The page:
Dental caries is a microbial disease that results in the destruction of the mineralized tissue of the teeth. It is believed that it is initiated by lactic, butyric and other organic acids such as acetic acid, propionic acid, glutamic, and aspartic acids which are produced during bacterial fermentation of carbohydrates on the tooth surface. Bacteria thought to be responsible for dental caries include Actinomyces odontolyticus, Lactobacillus species, and Streptococcus mutans. The acids produced by these bacteria reduce the pH of the mouth to less than 5.0 at which decalcification occurs and dental decay begins. The rise in the pH is slower and it depends upon the ability of saliva to neutralize acids. The pH 5.5 is called critical because below this pH demineralization of tooth surface begins. Because Lactobacillus species are poor colonizers of smooth surfaces, they probably do not initiate caries at these sites. Most likely they are secondary colonizers of established caries lesions where their acid-producing ability allows them to outcompete other organisms. Acid production will then exacerbate the lesion and facilitate extension into the dentin. If Lactobacilli become trapped into pits and fissures they may ba able to initiate caries in these sites.
Dairy product Bifidobacterium bacteria participate in the development of caries.
Recent molecular biology approaches have demonstrated the diversity and complexity of the microbial community associated with caries and is believed to
be far greater than anticipated. Other bacteria species such as Bifidobacterium and Atopobium have been suggested to participate
in the development of caries. As the caries lesions advance deep into dentin, the microbial predominance shifts to Lactobacilli and proteolytic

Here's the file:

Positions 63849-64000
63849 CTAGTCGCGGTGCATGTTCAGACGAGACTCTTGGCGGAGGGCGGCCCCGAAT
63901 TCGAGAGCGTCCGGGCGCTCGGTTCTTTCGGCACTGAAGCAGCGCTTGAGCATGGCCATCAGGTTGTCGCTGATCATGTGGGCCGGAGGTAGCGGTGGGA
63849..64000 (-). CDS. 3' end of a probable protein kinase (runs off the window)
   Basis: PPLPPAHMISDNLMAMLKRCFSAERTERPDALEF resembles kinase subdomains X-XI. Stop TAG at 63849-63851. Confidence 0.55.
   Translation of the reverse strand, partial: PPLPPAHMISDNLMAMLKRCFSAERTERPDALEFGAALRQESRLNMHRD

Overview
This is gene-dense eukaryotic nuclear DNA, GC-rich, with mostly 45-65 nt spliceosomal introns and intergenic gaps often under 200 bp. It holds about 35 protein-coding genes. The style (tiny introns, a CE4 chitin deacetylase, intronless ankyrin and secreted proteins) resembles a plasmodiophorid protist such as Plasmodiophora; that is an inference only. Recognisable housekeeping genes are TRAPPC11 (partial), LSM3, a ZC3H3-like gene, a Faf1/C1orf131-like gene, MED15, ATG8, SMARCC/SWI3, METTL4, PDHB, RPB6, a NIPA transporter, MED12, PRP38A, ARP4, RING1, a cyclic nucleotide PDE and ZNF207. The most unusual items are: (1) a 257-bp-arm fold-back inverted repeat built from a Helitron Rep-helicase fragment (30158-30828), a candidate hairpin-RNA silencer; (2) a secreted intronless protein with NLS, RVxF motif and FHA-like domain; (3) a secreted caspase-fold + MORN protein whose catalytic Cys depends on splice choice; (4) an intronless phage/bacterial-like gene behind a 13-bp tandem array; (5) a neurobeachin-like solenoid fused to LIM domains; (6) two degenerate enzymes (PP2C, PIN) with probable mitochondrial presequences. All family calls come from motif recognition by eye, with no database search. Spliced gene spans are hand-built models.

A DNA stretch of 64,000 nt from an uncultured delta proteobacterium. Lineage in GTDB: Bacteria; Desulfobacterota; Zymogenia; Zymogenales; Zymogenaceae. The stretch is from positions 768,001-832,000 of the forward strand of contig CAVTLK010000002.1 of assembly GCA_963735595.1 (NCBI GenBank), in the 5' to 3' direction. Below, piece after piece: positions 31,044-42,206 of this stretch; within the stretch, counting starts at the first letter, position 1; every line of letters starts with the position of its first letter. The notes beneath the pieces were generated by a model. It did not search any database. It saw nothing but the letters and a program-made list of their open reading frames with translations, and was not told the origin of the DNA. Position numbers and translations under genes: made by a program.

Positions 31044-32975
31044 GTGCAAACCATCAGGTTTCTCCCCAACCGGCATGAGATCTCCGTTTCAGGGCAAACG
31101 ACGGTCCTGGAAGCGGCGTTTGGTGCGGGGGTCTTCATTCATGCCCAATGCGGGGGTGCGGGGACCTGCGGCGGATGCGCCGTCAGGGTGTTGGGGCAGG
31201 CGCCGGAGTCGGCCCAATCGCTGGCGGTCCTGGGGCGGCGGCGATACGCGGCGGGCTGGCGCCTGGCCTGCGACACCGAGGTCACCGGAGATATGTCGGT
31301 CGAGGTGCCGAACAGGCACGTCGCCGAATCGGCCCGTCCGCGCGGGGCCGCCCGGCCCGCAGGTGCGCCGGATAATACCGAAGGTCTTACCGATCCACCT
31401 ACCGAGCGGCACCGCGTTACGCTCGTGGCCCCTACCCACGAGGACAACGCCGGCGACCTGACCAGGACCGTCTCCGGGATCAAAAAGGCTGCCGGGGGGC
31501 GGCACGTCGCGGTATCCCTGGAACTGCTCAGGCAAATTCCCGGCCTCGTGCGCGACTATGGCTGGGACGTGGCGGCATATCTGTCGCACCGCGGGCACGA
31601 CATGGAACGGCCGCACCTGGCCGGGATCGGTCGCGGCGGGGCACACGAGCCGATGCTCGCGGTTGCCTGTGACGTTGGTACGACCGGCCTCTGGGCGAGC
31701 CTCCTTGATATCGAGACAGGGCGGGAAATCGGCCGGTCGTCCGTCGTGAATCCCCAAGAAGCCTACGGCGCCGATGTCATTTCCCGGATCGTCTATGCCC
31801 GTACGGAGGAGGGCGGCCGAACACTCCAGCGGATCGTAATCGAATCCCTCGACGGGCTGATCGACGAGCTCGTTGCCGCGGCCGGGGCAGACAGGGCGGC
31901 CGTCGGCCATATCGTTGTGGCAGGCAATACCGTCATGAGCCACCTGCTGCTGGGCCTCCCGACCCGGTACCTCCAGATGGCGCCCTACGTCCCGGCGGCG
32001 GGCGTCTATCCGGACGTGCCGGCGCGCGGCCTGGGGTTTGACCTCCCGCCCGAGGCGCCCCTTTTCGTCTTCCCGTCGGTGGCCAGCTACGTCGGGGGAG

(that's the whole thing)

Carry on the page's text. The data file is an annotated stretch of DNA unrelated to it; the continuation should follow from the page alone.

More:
bacteria; species occurring in abundance in these deep lesions include Selenomonas, Dialister, Fusobacteria, Eubacterium, Olsenella, Bifidobacterium, members of the Lachnospiraceae, and Pseudoramibacter alactolyticus. Most of these bacteria have also been detected in infected root canals.
Excess Carbohydrate Consumption Linked To Dental Plaque
The resident bacteria in the mouth ferment carbohydrates to yield acidic end-products (mainly lactic acid, but also some formic, acetic, and propionic acids). Not all carbohydrates are equally capable of causing caries. The sugars found commonly in human foods, for example sucrose, fructose, glucose, and maltose are all readily fermented by bacteria in the mouth. Lactose, galactose, and starches are less cariogenic, while sugar alcohols such as xylitol (used as a sweetener in some confectionery and chewing gums) are noncariogenic. Eating sugar with meals reduces the risk of caries, as does the consumption of cheese, which provides phosphates to prevent demineralization of the enamel.
- Bacteria of Dental Caries in Primary and Permanent Teeth in Children and Young Adults
- Clonal Analysis of the Microbiota of Severe Early Childhood Caries
- Microbial Risk Markers for Childhood Caries in Pediatricians’ Offices
- Dental caries and associated factors among primary school children in Bahir Dar city: a cross-sectional study